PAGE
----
Now as an MH Fellow with YKA, she’s expanding her impressive scope of work further by launching a campaign to facilitate the process of ensuring better menstrual health and SRH services for women residing in correctional homes in West Bengal. The campaign will entail an independent study to take stalk of the present conditions of MHM in correctional homes across the state and use its findings to build public support and political will to take the necessary action.

Saurabh has been associated with YKA as a user and has consistently been writing on the issue MHM and its intersectionality with other issues in the society. Now as an MHM Fellow with YKA, he’s launched the Right to Period campaign, which aims to ensure proper execution of MHM guidelines in Delhi’s schools.

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MH Fellow Sabna comes with significant experience working with a range of development issues. A co-founder of Project Sakhi Saheli, which aims to combat period poverty and break menstrual taboos, Sabna has, in the past, worked on the issue of menstruation in urban slums of Delhi with women and adolescent girls. She and her team also released MenstraBook, with menstrastories and organised Menstra Tlk in the Delhi School of Social Work to create more conversations on menstruation.

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A student from Delhi School of Social work, Vineet is a part of Project Sakhi Saheli, an initiative by the students of Delhi school of Social Work to create awareness on Menstrual Health and combat Period Poverty. Along with MHM Action Fellow Sabna, Vineet launched Menstratalk, a campaign that aims to put an end to period poverty and smash menstrual taboos in society.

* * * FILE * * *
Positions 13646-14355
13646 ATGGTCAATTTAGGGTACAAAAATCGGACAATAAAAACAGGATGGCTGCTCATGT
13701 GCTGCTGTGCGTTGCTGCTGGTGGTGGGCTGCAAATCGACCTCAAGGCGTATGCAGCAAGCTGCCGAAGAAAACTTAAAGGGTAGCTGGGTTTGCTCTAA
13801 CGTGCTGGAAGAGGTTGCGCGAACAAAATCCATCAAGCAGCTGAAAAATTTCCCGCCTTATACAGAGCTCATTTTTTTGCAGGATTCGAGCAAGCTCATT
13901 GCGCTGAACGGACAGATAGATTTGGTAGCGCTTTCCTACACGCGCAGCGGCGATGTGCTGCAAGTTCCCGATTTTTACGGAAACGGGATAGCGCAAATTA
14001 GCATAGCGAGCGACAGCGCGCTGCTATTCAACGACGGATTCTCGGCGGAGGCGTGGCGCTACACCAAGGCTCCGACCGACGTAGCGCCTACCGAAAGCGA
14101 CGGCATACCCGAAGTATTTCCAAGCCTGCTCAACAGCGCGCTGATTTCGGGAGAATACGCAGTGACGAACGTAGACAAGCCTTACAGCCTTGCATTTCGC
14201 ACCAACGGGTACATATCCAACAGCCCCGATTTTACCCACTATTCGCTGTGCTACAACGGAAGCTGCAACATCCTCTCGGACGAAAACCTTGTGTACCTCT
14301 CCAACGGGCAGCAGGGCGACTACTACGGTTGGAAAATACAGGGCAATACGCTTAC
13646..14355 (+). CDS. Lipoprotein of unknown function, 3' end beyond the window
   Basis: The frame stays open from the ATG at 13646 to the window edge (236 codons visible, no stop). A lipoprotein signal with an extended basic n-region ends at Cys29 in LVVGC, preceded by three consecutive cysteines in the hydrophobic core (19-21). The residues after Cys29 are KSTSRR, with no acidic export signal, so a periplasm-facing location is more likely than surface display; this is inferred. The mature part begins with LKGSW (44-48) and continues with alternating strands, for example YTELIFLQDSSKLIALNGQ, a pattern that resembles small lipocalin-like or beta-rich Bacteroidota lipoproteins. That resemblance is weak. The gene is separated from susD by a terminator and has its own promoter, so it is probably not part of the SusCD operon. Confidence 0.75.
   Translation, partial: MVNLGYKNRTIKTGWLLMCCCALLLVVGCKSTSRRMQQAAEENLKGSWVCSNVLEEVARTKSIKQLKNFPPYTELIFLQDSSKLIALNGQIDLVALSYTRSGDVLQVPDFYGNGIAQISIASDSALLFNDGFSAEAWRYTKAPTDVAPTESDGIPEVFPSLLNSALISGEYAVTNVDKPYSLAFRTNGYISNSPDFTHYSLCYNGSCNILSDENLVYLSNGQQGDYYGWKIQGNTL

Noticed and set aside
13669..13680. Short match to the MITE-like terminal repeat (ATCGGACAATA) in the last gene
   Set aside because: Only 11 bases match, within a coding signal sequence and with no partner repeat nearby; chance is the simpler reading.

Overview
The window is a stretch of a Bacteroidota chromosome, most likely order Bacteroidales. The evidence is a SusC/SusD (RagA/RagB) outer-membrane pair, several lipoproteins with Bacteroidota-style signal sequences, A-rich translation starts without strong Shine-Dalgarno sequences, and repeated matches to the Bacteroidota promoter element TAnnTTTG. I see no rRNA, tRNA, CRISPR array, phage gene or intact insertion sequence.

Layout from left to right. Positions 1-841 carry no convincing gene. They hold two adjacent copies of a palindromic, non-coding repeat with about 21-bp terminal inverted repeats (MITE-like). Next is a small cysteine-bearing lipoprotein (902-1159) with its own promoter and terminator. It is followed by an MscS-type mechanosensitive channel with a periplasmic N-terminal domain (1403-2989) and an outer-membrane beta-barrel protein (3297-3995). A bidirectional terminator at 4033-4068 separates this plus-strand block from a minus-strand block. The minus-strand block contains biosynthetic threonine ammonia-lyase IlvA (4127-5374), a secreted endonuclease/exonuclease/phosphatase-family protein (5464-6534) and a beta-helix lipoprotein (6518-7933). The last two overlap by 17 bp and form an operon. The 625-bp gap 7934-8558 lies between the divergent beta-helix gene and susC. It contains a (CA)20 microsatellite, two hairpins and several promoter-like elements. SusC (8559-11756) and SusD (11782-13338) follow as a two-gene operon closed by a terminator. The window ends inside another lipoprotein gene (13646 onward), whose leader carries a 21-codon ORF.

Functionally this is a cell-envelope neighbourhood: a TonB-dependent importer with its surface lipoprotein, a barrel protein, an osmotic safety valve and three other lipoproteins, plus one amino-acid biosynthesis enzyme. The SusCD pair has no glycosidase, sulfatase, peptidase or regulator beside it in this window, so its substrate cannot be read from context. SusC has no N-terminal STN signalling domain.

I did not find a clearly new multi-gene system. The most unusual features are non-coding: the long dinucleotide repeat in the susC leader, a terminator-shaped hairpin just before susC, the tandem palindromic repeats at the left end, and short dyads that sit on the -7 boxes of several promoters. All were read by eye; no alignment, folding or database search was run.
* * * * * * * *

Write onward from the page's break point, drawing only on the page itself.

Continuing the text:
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As a Youth Ki Awaaz Menstrual Health Fellow, Nitisha has started Let’s Talk Period, a campaign to mobilise young people to switch to sustainable period products. She says, “80 lakh women in Delhi use non-biodegradable sanitary products, generate 3000 tonnes of menstrual waste, that takes 500-800 years to decompose; which in turn contributes to the health issues of all menstruators, increased burden of waste management on the city and harmful living environment for all citizens.

Let’s Talk Period aims to change this by

Find out more about her campaign here.

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A former Assistant Secretary with the Ministry of Women and Child Development in West Bengal for three months, Lakshmi Bhavya has been championing the cause of menstrual hygiene in her district. By associating herself with the Lalana Campaign, a holistic menstrual hygiene awareness campaign which is conducted by the Anahat NGO, Lakshmi has been slowly breaking taboos when it comes to periods and menstrual hygiene.

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A Guwahati-based college student pursuing her Masters in Tata Institute of Social Sciences, Bidisha started the #BleedwithDignity campaign on the technology platform, demanding that the Government of Assam install